Things get a little bit trickier if we need random access to the data. The structure I am playing with now provides something similar to that. It is a vector where continuous values are stored once in runs. It has two parts:
- A run index (stored as a sorted vector of key-value pairs) maps the beginning of a run (in the virtual data) to the start of storage (in a real data vector).
- A real data vector contains each value as few times as possible.
Complexity properties: call N the number of items, U the number of unique items, and R the number of runs (that is, the number of times we change from RLE to non-RLE data.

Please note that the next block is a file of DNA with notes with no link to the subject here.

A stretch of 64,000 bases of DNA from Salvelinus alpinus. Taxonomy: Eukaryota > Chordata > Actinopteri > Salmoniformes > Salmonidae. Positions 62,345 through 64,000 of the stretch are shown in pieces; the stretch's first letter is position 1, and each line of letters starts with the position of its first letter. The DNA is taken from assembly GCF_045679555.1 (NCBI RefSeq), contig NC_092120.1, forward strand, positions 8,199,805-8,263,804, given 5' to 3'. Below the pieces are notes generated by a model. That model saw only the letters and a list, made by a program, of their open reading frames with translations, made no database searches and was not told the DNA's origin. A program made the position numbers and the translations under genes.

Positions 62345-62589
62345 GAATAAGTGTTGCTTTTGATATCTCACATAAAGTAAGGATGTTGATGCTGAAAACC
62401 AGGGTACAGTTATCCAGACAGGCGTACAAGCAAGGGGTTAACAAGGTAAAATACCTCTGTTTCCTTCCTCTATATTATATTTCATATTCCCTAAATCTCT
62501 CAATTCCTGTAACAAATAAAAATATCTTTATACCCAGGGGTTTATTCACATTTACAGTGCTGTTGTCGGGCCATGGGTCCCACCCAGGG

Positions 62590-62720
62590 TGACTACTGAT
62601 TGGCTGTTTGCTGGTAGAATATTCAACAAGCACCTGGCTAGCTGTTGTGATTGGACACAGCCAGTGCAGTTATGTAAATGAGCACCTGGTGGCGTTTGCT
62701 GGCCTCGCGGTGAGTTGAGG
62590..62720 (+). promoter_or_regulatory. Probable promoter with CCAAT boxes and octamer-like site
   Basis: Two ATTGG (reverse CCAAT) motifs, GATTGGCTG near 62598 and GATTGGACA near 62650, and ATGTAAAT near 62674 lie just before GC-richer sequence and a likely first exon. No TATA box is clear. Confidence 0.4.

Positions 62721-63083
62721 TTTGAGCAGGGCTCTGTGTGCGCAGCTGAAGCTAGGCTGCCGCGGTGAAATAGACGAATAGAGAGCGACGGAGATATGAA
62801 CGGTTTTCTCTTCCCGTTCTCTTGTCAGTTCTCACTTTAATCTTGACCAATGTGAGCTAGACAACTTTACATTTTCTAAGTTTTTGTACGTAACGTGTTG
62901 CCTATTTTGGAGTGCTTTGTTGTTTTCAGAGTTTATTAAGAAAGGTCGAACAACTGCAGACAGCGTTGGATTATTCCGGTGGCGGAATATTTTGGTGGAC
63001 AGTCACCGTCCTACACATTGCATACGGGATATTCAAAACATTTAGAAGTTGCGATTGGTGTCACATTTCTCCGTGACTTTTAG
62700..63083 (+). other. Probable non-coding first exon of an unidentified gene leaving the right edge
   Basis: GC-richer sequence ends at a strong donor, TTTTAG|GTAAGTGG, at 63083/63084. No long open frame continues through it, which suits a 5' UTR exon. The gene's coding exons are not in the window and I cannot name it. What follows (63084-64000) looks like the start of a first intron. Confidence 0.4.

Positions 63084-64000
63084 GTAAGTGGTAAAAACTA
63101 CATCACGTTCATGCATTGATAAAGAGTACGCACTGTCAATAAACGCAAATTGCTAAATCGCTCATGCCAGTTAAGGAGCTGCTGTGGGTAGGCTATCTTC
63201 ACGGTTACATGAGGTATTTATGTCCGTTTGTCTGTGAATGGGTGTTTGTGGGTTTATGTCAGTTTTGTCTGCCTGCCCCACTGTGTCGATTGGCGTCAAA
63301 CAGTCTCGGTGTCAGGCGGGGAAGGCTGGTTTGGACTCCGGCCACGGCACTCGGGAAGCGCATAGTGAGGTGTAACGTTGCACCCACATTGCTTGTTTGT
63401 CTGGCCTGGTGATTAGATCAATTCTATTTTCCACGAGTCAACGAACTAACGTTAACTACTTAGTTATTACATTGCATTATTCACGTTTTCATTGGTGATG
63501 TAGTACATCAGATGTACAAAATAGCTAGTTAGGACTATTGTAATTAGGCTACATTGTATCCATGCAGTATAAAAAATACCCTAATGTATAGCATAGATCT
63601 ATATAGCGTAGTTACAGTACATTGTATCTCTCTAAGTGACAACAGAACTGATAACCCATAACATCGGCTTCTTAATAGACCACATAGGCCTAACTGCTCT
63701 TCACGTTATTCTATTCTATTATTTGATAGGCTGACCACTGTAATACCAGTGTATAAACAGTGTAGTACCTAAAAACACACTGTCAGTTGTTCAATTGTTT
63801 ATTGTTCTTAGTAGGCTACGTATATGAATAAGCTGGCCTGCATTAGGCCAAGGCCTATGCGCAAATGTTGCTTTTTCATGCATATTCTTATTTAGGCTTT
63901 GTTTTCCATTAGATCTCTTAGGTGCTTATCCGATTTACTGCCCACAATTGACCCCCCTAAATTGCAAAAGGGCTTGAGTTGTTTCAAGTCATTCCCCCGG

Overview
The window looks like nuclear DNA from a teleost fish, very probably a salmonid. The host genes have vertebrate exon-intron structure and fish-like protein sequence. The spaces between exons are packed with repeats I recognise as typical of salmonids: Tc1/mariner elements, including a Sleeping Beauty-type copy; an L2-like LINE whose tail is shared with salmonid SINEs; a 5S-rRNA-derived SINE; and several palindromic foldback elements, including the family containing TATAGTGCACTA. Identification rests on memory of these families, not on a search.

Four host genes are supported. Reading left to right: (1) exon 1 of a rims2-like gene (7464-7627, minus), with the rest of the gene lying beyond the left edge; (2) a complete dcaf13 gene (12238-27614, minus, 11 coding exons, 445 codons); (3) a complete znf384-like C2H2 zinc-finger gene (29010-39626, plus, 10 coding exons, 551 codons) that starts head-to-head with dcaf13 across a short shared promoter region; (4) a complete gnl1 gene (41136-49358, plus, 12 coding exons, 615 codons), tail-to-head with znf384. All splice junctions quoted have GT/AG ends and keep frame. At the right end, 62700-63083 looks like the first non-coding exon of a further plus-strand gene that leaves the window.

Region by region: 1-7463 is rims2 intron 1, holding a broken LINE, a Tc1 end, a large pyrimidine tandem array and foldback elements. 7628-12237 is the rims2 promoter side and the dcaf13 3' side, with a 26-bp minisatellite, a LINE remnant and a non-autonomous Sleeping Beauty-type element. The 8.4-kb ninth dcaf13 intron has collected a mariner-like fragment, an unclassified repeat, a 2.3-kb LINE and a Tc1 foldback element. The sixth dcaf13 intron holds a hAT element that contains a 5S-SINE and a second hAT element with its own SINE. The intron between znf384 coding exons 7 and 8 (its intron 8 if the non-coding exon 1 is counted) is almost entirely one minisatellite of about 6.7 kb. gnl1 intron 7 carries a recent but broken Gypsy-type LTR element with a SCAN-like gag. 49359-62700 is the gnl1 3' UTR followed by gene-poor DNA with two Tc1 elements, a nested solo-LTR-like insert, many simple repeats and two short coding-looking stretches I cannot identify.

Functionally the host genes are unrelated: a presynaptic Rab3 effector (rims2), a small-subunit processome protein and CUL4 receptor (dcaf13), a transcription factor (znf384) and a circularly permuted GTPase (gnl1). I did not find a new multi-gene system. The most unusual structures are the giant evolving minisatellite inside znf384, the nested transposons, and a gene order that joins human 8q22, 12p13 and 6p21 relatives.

- In the worst case (totally non-sequential data), the storage is the same as vector: O(N). In the best case (all the same) we are O(1). In both cases, R=1.
- Generally our storage is O(R+U), which should be less than O(N).
- Random access is O(log(R)) - not quite constant time, but pretty fast. For the worst case random data, R is 1, so we can be fast that way.
- Pushing data onto the end is constant time plus any cost of memory reallocation; since the vector is compressed, hopefully that is less.
- Deleting data from the front is O(R+U) instead of O(N), which is a bit of an improvement.